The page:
This is where the Napster story typically ends—music industry takes down bad boy file-sharing pioneer. But a lot of Napster’s wounds were self-inflicted. Shawn Fanning’s uncle owned 70% of the company and that caused some bad vibes. Because it meant company executives from CEO to the Shawns themselves had no real power to make any business decisions. And that led to a lot of executive turnover, which isn’t great when you’re negotiating with music’s biggest power players. 

Still, Napster unlocked a desire in music lovers. Not only did they want access to a huge volume of songs, but they also wanted to access it whenever they wanted and for practically nothing. And that meant that even when Napster failed, there would be a million other services waiting in the wings to fill the need. 

Jeff Gold: There's a Bob Dylan lyric about doesn't take a weatherman to know which way the wind blows. It wasn't as if this wasn't obvious to everybody other than the people in the record business. And so while they're furiously trying to shut down Napster, they're all these Napster clones popping up everywhere and they're playing a game of whack-a-mole. And myself and a lot of people I knew were going, this is just absurd. Why don't they just own it instead of, you know why don’t they buy Napster? There can be no clearer evidence that people want their music digitally.

In the wake of Napster’s demise, a bunch of copycat peer-to-peer file-sharing services popped up — Grokster, Streamcast, Limewire, Gnutella, Kazaa, the list goes on. Years later, they were supplanted by iTunes, which allowed users to legally buy music a la carte for a dollar a song. 

Today, the vast majority of music listening happens via some kind of streaming service like Spotify, Pandora or Apple Music. In 2019 — 20 years after Napster got off the ground —  Americans streamed more than one trillion songs. And record stores? What even are those? In the post-Napster decade, more than 4000 record stores closed in the U.S., including massive chains like Tower Records, which shuttered in 2006. 

So while Napster only operated for two years, its influence seems immeasurable. Napster cracked open the door to a world of music free of physical media. And just plain free. 

Steve Knopper: People made it clear beginning in, like, 1997 that they were only going to listen to music for free. Many, many people, millions and millions of people around the world. That, as we've seen with the popularity of YouTube, has never changed. There is a contingent, a large percentage of people who are going to want to get the music for free. 

Napster caused massive upheaval in the music industry. But the music industry has been reinventing itself for as long as there has been an industry. It has weathered existential threats and technological changes and still managed to keep going. Albeit in a much-diminished capacity these days.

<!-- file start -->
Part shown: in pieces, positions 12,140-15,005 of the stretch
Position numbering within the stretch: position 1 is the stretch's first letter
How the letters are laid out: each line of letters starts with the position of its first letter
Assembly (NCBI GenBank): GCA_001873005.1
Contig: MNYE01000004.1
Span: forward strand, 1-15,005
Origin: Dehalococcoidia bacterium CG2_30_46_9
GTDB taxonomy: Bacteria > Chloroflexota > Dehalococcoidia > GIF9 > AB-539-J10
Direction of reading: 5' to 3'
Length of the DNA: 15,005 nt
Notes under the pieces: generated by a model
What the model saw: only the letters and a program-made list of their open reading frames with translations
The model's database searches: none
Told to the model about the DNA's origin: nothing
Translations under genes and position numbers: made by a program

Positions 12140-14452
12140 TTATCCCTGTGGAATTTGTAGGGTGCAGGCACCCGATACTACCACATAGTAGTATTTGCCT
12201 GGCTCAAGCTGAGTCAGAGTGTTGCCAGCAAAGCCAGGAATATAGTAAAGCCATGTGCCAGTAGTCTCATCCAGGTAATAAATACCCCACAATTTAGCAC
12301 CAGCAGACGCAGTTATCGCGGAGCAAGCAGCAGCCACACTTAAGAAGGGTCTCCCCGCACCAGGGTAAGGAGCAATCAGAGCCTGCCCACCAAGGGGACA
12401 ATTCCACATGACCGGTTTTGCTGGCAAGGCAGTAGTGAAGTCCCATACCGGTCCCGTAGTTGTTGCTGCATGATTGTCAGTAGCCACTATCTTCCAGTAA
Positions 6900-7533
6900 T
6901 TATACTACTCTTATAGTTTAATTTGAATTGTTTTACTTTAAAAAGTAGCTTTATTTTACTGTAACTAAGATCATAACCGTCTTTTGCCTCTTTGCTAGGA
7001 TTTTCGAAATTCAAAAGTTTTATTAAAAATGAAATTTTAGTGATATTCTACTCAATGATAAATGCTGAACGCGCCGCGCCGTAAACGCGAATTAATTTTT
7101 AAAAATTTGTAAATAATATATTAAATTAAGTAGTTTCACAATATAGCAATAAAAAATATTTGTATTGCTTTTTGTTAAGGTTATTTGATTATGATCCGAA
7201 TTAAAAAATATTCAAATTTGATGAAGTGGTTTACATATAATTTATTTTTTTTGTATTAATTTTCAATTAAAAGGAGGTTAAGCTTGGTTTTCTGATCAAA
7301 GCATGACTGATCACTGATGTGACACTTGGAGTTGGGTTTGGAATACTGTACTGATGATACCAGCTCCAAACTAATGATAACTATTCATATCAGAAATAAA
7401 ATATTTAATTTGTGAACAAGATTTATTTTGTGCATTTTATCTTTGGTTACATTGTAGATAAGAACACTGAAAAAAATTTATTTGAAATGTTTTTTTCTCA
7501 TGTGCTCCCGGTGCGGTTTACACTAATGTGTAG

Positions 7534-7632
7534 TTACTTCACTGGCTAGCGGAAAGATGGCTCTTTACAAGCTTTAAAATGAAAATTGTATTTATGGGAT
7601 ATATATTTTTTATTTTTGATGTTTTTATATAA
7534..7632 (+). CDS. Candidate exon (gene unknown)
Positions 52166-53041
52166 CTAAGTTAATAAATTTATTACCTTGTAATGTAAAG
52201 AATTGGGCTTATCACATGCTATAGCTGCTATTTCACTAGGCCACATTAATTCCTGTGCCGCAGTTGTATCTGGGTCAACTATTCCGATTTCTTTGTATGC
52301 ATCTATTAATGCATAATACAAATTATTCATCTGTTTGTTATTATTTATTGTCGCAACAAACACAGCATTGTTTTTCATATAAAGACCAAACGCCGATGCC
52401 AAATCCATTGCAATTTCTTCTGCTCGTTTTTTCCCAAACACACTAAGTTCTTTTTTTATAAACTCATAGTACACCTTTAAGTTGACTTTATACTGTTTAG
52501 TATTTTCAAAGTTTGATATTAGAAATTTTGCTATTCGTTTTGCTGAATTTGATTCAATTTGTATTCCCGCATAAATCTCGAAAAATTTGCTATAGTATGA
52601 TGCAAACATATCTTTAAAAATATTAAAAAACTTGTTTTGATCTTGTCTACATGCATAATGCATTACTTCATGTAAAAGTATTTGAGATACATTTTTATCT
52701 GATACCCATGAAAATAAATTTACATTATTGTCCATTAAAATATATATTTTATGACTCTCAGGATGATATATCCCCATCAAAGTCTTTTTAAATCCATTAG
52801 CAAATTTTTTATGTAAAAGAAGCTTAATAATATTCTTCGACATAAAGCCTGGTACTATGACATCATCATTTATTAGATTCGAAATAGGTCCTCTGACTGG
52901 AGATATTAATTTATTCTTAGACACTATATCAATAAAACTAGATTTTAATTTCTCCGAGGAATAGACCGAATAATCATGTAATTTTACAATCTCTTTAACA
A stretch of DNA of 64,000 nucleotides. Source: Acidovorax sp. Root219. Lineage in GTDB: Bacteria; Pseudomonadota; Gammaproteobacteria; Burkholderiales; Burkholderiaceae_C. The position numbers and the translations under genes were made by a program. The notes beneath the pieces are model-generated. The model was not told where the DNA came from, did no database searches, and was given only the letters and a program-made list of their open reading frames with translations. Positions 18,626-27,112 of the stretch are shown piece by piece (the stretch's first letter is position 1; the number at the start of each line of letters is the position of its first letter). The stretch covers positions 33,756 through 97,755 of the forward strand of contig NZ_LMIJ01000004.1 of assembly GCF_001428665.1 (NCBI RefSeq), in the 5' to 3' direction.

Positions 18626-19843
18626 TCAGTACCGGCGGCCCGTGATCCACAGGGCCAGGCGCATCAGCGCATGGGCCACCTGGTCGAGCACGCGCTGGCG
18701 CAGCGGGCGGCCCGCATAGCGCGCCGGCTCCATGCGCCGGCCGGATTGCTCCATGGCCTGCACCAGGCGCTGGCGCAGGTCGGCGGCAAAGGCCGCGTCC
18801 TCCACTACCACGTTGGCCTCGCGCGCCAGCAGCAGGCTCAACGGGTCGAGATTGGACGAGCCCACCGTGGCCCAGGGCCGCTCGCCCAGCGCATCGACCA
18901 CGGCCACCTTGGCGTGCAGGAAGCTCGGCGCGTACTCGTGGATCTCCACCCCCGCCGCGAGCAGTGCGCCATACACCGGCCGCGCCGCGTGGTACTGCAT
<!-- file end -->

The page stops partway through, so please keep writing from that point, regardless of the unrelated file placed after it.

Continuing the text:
Today musicians might make a fraction of a cent on every song streamed. But the number of income streams has grown exponentially. And technology has allowed artists to reach audiences directly. Music is an art and a business and it will never be insulated from the future. So with that I say, bring it robots. 

Spectacular Failures is a production of American Public Media. It’s written and hosted by me, amateur keytarist Lauren Ober. Professional music nerd Whitney Jones is the show’s producer. Our editor is legal downloader Phyllis Fletcher. Bedroom songwriter David Zha is our assistant producer. Our theme music is by the delightful David Schulman. Other original music this season comes from Jenn Champion and Michael Cormier. Kristina Lopez is our Audience Engagement Editor and Lauren Dee is our executive producer. Concept by Tracy Mumford. The general manager of APM Studios is Lily Kim. If you want to know more about this time in music history, check out our website for all the great source material we used, including Steve Knopper and Jennifer Jenkins’ excellent books. Finally, thanks to our German friend Dr. Bernhard Grill for putting up with us dumb Americans. 

LO: So you're not going to Spain anytime soon and taking in any castanet music. 

BG: It's not like in Spain they would be constantly using castanets like, that's like people in America thinking in Germany, we would all be--wear a lederhosen or something like that. 

LO: Wait, so you're not you're not wearing lederhosen right now? I feel so disappointed.